Alexander and David Miliband (the ministers responsible for
trying to sort out the post Iraq invasion situation) also gave evidence
but as they hadn't been involved much in the build up to war no one was
really interested in what they had to say. David Miliband was
closely questioned on the legal case for war....
on to say he thought the war had actually been good for
Britain's international reputation in the middle east .....by linking
himself so closely and uncritically with the Blair government's
position on the Iraq war he gave his younger brother Ed a political
stick to beat him with in the later battle for the Labour Party
leadership so this testimony is actually quite interesting historically.
Miliband professes not to be an expert in International law.
As do many of those commenting on this page. Which raises the
...where does International Law come from anyway....?
The answer is that it is, ironically for neo-Conservatives, an American
invention and the UN was invented to arbitrate it. The UN replaced the
League of Nations
which was slightly discredited by World War II. The League of Nations
was born of the 1919 peace conference at Versailles at the end of World
War I and its
founding principles were based on President Woodrow Wilson's 14 points.
The Fourteen Points were based on the research of "the Inquiry", a team
of about 150 advisors led by foreign-policy advisor Edward M. House
into the topics likely to arise in the anticipated peace conference.
So rather than any more analysis of what is legal or illegal under
...let's go back to the start. Here are the 14 points again ,,, as read
by Sarah Palin:
Inquiry then moved on to the view from Baghdad and Basra from
to 2006 interviewing Consul Generals, deputy heads of mission in
and Basra and minor functionaries Lindy Cameron, Simon Collis, Tim Foy
and James Tansley. It is quite hard to comprehend their evidence
as the inquriy interviewed them collectively rather than as individuals
- to quote Sir John Chilcot "This is, in rugby terms, a sort of
rolling maul, I think."
participants at these hearings were not all civil servants the
sessions were in private and though transcripts were made
available large sections are redacted on the grounds of National
International Security and to protect diplomatic relations.
Although hidden away in the waffle and technical FO-speak is this
rather blunt exchange
it was the role of the Bruce Mann CB, Tom McKane, and Trevor
Woolley CB the Director General Financial Management and the Director
General Resource & Plans to talk about paying for and planning the
war in detail. I cant claim to be able to understand the internal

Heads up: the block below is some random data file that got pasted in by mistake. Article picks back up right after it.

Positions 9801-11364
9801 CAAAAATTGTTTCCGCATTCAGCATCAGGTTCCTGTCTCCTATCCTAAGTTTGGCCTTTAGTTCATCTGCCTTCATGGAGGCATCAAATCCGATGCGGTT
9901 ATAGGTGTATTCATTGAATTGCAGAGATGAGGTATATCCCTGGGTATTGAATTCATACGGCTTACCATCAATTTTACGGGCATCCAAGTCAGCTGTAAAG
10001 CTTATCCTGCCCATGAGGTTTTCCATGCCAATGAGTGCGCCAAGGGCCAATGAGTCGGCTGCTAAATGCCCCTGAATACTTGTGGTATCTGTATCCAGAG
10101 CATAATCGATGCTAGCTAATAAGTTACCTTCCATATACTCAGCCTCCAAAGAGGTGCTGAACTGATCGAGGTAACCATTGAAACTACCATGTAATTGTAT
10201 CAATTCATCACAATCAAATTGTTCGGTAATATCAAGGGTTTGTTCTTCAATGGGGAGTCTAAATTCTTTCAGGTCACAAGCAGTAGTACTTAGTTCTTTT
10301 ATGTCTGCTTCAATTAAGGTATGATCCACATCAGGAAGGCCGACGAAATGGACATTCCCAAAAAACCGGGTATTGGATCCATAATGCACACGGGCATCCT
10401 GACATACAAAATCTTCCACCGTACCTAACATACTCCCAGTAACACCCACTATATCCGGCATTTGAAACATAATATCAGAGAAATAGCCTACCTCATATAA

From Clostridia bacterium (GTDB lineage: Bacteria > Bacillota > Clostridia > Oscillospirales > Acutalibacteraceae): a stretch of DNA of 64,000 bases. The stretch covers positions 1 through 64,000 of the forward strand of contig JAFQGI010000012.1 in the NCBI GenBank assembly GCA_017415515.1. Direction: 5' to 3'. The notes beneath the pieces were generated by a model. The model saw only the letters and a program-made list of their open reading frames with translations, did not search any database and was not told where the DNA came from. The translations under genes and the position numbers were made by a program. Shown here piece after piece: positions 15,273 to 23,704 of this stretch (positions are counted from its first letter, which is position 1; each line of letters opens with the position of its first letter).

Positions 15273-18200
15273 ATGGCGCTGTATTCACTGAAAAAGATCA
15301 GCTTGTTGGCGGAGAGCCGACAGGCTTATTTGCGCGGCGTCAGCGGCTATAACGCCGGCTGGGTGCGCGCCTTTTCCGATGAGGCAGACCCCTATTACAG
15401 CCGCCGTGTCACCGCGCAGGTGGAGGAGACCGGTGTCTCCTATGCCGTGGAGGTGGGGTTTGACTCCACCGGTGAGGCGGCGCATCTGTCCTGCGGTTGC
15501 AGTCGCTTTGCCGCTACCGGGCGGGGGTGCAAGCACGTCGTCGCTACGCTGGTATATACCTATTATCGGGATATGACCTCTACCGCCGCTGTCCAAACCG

decision making procedures of the MOD but I did find this flowchart
which has made it all as clear as mud.
pointless to repeat their testimony as Gordon Brown has now
retracted his statement to the Inquiry that spending on defence just
went up all the time he was Chancellor and Prime Minister and whenever
the Inquiry asked whether they had to choose between
funding the Afghanistan or Iraq conflict or which had higher
priority...I am unable to disentangle the circumlocution or they fall
back on claiming that priorities are a political decision. So who
who wrote the drafts of Lord Goldsmith's legal advice on
how the start of the document and the end of the document seem to
conflict with each other.
Legal Counsellor to the United Kingdom’s Mission to the
United Nations, 2001 to 2004 says he believes the legal advice was
correct because the resolutions allowed military action for even minor
material breaches but that that didn't make it legitimate because what
people had in their
minds as the reason for going to war wasn't the real reason for it.
Holmes Ambassador, Paris, 2001 to 2007 contradicts Jack Straw
saying that the French actually
contacted him to explicitly correct the misinterpretations being
to President Chirac's use of the words "this evening" at the time and
Straw and other senior politicians knew of these communications because
he made sure they knew by sending a vey diplomatic telegram.
Cunliffe CB Managing Director, Financial Regulation &
Managing Director, Macroeconomic Policy and International Finance, HM
Treasury, 2002 to 2007
talks about the Treasury's attempts to guess on the impact of the war
on the oil price
and the impact that would have on the UK. His statement that the
increase of the oil price
to a peek of $150 rather than $40 has had little effect on the world
economy seems to
fly in the face of the reality of the credit crunch which may not be
but for as long as I've been working in the oil industry when I'm
everyone else is broke and when everyone else is making money I'm
Etherington CBE Head of Provincial Reconstruction Team, Basra,
2006 to 2007
talked about what it was like on the ground.
The saga of
the lack of unmanned aerial vehicles continued as General
Sir Kevin O’Donoghue KCB CBE Deputy Chief of Defence Staff (Health),
2002 to 2004
Chief of Defence Logistics, 2005 to 2007 and Chief of Defence Material,
2007 to 2009 was asked repeatedly about the lack of UAVs
replied that "I dont know".